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Holding the Pen

May 26 2021

I have found ways to brighten up my room, like adding fun plants to my window ledge, which makes my workspace more calming and brings me joy(Photo credit: Julia Leal)


By Julia Leal '22
Hometown: Morgan Hill, California
Major: Earth Systems
Program Analyst Intern, U.S. Army Corps of Engineers (USACE), South Pacific Division

Out West Student Blog

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“Holding the pen” has been a fitting expression to describe my time with the U.S. Army Corps of Engineers (USACE) South Pacific Division this quarter. The flexibility afforded through a remote work setting has been something I really enjoy because it empowers me to take the initiative on tasks that interest me and allows me to discover greater balance throughout my day. I have been practicing ways to adapt to new situations and learning to value my unique insights and ideas with confidence. These lessons have occurred while developing valuable skills while “on the job” that I plan to carry forward into my professional and personal life, especially during the transition back to in-person activities.

I was first introduced to the expression “holding the pen” during a check-in with my supervisor. The person "holding the pen" is tasked with sharing their screen, taking meeting notes, and actively facilitating discussion. Getting to "hold the pen" in project planning meetings has built my confidence and made me feel like a valued part of the USACE. This responsibility has allowed me to recognize that my perspective can spark conversation which pushes the organization to think more critically about its actions.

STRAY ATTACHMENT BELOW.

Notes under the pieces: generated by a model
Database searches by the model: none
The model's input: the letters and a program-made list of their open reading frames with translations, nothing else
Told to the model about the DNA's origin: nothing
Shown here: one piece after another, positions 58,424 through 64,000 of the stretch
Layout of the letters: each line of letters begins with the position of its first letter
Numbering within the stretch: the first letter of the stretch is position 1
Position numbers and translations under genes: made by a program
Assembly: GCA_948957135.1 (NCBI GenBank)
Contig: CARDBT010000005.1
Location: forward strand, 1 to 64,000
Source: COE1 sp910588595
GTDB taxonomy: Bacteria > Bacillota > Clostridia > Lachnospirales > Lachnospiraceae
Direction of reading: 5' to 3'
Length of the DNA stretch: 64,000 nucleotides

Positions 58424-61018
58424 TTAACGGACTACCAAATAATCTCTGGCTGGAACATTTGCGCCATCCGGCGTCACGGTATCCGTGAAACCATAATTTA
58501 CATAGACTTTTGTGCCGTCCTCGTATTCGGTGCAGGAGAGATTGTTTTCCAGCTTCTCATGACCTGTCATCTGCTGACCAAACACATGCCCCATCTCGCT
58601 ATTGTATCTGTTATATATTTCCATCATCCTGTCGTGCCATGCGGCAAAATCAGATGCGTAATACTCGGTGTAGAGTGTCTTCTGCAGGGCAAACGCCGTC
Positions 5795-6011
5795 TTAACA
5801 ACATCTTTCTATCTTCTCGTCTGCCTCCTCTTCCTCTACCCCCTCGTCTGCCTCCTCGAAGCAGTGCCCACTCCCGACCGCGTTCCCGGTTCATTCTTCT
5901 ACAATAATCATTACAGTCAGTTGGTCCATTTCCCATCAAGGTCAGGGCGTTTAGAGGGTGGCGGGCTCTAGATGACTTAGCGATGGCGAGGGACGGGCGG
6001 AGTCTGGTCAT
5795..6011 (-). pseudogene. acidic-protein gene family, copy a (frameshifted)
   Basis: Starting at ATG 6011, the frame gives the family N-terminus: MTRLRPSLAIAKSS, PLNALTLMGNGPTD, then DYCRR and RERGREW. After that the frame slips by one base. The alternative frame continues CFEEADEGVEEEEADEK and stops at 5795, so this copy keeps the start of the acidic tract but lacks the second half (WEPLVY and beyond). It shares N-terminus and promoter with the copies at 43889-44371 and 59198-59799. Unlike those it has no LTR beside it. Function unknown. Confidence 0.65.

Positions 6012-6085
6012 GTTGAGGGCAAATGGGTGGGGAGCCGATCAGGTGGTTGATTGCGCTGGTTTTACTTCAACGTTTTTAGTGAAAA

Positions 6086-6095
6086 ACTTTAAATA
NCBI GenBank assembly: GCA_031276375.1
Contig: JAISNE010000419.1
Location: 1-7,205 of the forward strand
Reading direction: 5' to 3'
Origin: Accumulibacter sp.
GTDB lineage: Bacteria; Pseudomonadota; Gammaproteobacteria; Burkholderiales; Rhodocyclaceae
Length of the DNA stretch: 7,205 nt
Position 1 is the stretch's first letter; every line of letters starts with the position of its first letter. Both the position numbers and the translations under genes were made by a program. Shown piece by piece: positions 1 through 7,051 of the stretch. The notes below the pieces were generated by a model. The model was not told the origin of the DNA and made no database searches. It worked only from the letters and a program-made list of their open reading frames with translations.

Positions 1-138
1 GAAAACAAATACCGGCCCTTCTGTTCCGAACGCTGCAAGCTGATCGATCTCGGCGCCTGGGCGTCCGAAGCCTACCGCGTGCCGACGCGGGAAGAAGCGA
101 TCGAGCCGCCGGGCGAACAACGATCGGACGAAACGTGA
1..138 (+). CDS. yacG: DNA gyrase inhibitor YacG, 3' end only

For example, recently I have been connecting with Hawaii-based colleagues who have experience working on beach restoration projects in Maui and are applying for federal assistance in order to initiate these projects. Because the work of the South Pacific Division spans multiple states across the American West, remote work lends itself to being able to connect with other people across state lines, which may have been more difficult otherwise. This has been valuable for the “how-to” guide I am working on in support of coral reef restoration and risk reduction (CR4). A critical part of putting this guide together for local jurisdictions is walking through the process of applying for federal hazard mitigation assistance and providing examples of success stories on which these jurisdictions can model their project planning. In email exchanges and interviews with these agency contacts, I have gained greater knowledge about the effort of writing a grant application on a local level. Knowing about these case studies for initiating green infrastructure* projects helps me grasp how the work I am doing makes an impact, even though my position is remote. I believe that individuals can have an impact on their organizations regardless of location, and I am happy I got to make a difference in this capacity amidst these challenging times.

Image: For a change of scenery when getting work done, I enjoy biking on campus from my dorm to Green Library, and on an especially sunny day, will spend time working outside to take in the beautiful environment. (Photo Credit: A friendly tourist)


*Green infrastructure refers to the utilization of the natural environment in assisting with challenges like excess water during flooding. Utilizing coral reefs as green infrastructure can help protect beaches/coastlines, for example.


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